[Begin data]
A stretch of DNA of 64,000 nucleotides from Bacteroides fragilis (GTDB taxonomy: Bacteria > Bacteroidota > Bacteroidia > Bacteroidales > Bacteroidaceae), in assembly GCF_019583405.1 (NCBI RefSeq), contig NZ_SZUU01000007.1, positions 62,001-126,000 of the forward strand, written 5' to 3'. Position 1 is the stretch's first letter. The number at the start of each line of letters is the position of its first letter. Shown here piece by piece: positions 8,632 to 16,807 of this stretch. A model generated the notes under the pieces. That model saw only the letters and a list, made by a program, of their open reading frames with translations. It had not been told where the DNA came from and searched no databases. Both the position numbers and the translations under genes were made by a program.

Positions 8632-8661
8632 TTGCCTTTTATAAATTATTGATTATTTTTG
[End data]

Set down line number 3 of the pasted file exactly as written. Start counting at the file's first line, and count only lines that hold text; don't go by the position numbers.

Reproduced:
8632 TTGCCTTTTATAAATTATTGATTATTTTTG